Siddhartha Mukherjee, author of the amazing popular science book, The Emperor of All Maladies: A Biography of Cancer, has a new book out: The Gene: An Intimate History.
Mukherjee has a gift for synthesizing large amounts of information and presenting it in a readable, clear way. The most engaging parts of the story follow the important people in the history of genetic discovery. The book gets more bogged down when discussing the science. Although the author’s ability to illustrate complicated ideas in a comprehensible fashion is impressive, the line between going too far into the weeds to explain crucial experiments and skimming over the details to present a summary of the significance of results is a very difficult line to walk. At times, the balance is a bit off. I found myself wanting a more in-depth description of some of the experimental processes. At the same time, I felt that the author’s emphasis on some of the more crucial concepts grew repetitive.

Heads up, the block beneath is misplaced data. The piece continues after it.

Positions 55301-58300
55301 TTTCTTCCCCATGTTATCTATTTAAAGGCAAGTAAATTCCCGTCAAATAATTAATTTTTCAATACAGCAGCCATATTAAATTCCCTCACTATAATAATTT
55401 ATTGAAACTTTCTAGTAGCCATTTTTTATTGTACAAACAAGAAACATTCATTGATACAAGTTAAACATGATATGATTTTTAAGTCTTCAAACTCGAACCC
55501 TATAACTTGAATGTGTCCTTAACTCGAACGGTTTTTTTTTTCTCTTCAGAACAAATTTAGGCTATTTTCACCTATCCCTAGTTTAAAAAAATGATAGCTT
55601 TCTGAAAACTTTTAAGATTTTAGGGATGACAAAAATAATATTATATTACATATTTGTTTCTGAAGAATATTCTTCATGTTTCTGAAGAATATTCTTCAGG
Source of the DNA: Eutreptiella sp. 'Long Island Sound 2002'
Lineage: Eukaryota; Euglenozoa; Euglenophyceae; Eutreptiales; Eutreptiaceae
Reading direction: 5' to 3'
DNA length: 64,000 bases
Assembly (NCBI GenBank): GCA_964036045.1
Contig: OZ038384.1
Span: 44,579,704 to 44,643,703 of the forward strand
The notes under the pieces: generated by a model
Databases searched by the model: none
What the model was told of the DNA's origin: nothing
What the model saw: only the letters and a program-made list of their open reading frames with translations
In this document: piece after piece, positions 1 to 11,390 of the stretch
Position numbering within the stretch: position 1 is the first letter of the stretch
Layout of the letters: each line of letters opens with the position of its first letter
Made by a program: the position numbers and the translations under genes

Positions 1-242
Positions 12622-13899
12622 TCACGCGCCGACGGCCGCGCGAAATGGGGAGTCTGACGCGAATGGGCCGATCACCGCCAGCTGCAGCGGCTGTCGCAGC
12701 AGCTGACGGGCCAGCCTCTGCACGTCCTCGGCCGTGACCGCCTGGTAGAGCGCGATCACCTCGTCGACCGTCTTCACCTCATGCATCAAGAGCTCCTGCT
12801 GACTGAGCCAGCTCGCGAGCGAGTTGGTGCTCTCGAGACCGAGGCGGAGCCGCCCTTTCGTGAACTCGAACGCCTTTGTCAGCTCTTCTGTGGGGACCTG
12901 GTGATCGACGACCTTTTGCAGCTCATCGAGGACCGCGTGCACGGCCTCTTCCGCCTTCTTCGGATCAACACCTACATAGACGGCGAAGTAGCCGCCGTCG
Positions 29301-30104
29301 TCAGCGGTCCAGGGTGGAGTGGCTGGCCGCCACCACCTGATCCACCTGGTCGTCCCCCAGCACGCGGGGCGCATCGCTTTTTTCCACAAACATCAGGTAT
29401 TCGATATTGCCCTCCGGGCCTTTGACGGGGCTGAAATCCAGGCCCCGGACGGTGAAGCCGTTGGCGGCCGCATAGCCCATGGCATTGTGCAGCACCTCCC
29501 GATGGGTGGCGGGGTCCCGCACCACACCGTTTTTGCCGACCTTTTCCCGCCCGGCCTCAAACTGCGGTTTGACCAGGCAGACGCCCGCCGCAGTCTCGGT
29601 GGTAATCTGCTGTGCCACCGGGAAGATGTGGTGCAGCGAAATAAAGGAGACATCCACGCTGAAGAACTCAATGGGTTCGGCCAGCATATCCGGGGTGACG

Given the scope of this remarkable book, readers shouldn’t be put off by a little unevenness. To grasp the enormous strides made in understanding life itself that have been driven by an increasing understanding of genes, this book is a must-read. It may not be as compulsively readable as The Emperor of All Maladies, but The Gene demonstrates once again that Siddartha Mukherjee is a brilliant communicator.